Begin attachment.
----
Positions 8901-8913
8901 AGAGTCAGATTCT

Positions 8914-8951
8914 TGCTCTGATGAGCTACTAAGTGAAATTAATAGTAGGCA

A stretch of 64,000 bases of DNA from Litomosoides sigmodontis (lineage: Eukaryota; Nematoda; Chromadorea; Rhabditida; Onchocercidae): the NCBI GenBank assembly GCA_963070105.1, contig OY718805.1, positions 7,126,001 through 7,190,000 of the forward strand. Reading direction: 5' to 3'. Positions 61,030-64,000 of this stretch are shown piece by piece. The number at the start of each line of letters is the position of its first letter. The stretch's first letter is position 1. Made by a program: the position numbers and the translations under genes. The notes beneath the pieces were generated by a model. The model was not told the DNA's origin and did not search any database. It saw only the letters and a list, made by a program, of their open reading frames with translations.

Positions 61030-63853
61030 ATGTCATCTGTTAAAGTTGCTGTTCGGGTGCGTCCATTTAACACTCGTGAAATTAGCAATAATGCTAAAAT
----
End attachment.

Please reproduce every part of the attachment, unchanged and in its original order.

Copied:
Positions 8901-8913
8901 AGAGTCAGATTCT

Positions 8914-8951
8914 TGCTCTGATGAGCTACTAAGTGAAATTAATAGTAGGCA

A stretch of 64,000 bases of DNA from Litomosoides sigmodontis (lineage: Eukaryota; Nematoda; Chromadorea; Rhabditida; Onchocercidae): the NCBI GenBank assembly GCA_963070105.1, contig OY718805.1, positions 7,126,001 through 7,190,000 of the forward strand. Reading direction: 5' to 3'. Positions 61,030-64,000 of this stretch are shown piece by piece. The number at the start of each line of letters is the position of its first letter. The stretch's first letter is position 1. Made by a program: the position numbers and the translations under genes. The notes beneath the pieces were generated by a model. The model was not told the DNA's origin and did not search any database. It saw only the letters and a list, made by a program, of their open reading frames with translations.

Positions 61030-63853
61030 ATGTCATCTGTTAAAGTTGCTGTTCGGGTGCGTCCATTTAACACTCGTGAAATTAGCAATAATGCTAAAAT